The S-Line may not be transforming the city’s transportation habits — ridership on the slow trolley line remains sparse — but it has transformed the urban setting, creating a pedestrian and bike corridor along Salt Lake City’s south side. It has also created an art corridor, or at least the possibility for one. Some stops have been furnished with commissioned public art pieces, while other artistic expression has sprouted up more organically, like at the Nomad Network building .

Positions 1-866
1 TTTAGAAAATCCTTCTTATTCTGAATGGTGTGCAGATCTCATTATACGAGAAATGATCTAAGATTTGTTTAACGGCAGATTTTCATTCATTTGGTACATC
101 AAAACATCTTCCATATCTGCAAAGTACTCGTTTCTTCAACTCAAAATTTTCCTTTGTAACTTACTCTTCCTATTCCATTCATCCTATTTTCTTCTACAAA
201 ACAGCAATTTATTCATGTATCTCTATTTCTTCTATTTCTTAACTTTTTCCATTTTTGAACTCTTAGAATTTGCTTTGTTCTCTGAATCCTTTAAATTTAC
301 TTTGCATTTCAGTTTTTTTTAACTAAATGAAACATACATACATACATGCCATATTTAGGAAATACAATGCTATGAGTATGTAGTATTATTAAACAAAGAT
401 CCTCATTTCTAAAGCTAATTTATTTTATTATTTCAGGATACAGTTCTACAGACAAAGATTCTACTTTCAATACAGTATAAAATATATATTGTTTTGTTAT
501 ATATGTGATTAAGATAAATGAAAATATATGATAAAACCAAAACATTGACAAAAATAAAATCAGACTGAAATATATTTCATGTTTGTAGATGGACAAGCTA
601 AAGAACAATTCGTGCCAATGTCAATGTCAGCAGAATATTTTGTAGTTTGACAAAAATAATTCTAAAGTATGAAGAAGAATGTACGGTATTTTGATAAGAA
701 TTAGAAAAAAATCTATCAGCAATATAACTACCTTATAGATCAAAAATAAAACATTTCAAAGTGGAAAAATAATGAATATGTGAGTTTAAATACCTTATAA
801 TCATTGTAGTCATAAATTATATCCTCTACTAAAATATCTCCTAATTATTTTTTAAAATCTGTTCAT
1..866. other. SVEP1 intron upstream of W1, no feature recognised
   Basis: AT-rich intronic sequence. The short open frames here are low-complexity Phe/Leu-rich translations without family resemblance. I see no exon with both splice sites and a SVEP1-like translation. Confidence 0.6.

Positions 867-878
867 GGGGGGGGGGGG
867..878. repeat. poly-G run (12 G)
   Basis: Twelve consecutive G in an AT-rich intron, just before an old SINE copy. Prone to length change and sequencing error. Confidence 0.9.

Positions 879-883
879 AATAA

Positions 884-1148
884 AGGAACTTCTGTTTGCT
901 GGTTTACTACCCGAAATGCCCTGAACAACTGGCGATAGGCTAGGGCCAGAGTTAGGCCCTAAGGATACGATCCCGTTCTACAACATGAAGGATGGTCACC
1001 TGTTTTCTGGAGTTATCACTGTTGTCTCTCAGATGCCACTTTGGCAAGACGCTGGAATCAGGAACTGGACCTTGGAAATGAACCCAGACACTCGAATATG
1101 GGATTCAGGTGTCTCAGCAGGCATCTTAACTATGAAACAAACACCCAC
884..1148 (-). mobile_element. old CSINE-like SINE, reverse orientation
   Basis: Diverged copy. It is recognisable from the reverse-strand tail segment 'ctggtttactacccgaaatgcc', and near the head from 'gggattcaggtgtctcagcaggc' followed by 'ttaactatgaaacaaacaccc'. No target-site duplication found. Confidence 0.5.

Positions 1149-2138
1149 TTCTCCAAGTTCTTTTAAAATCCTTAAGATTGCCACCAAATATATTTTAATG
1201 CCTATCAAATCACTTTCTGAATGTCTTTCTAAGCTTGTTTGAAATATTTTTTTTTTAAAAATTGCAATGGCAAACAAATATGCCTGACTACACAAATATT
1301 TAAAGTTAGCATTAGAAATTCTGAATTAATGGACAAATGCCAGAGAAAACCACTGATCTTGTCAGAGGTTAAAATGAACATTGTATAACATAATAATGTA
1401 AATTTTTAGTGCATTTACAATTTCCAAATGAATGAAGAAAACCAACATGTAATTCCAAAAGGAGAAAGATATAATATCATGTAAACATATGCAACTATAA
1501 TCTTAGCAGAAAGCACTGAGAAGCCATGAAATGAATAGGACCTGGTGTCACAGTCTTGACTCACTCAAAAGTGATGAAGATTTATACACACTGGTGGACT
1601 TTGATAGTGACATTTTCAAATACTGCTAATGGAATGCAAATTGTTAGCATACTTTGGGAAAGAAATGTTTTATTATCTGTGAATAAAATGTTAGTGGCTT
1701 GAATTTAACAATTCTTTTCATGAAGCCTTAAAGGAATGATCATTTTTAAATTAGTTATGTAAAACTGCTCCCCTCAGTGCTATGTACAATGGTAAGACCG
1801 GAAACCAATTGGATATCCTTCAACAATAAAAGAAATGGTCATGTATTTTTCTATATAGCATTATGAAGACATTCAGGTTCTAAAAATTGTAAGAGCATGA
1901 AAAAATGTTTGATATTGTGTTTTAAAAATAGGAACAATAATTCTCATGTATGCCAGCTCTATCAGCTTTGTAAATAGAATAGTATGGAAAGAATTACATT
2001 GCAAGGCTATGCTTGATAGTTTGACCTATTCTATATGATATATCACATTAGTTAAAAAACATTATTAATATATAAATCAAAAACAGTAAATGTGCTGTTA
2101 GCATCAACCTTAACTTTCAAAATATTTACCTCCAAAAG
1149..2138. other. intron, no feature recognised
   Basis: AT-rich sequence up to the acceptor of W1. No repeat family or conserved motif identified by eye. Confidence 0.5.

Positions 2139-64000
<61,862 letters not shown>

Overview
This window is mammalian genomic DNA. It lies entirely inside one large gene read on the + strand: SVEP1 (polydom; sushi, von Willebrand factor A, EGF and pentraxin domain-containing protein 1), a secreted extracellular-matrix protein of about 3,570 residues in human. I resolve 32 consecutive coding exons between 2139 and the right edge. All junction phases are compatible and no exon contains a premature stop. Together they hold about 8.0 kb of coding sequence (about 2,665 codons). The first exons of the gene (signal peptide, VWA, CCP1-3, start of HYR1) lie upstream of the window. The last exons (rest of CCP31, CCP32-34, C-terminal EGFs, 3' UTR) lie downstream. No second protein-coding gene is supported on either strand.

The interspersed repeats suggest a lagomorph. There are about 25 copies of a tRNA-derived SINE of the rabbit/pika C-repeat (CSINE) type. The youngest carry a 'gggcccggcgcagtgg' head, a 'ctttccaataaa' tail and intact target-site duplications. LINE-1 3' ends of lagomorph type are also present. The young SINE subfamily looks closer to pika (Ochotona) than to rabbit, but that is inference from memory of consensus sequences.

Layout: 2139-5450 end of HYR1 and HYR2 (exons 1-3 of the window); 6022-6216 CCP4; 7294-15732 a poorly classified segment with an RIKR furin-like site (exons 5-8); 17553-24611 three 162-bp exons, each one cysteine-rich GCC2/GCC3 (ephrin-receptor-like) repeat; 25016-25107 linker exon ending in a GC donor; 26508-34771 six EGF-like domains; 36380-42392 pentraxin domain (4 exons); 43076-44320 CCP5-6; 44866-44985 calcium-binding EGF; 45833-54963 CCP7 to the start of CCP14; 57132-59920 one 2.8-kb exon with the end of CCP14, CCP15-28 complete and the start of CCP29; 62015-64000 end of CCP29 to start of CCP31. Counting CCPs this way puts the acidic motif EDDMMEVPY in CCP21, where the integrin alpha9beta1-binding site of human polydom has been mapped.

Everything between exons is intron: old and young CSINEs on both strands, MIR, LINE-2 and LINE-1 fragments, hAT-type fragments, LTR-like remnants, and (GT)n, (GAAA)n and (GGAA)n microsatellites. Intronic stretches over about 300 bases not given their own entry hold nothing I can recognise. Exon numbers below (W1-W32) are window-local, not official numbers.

When Pablo Blaqk took over the space in 2015, he was hoping to expand on an artistic legacy. A hodgepodge of old warehouses, this corner has been home to studios and experimental spaces for years, and the S-line put the space on the map, as well as making it much more accessible.A recent dance performance by University of Utah graduates is an example of the type of activities Blaqk hopes the space can incubate. To make it easier to find, murals on the side of the building now announce its presence to the riders of the S-line, however few they might be.
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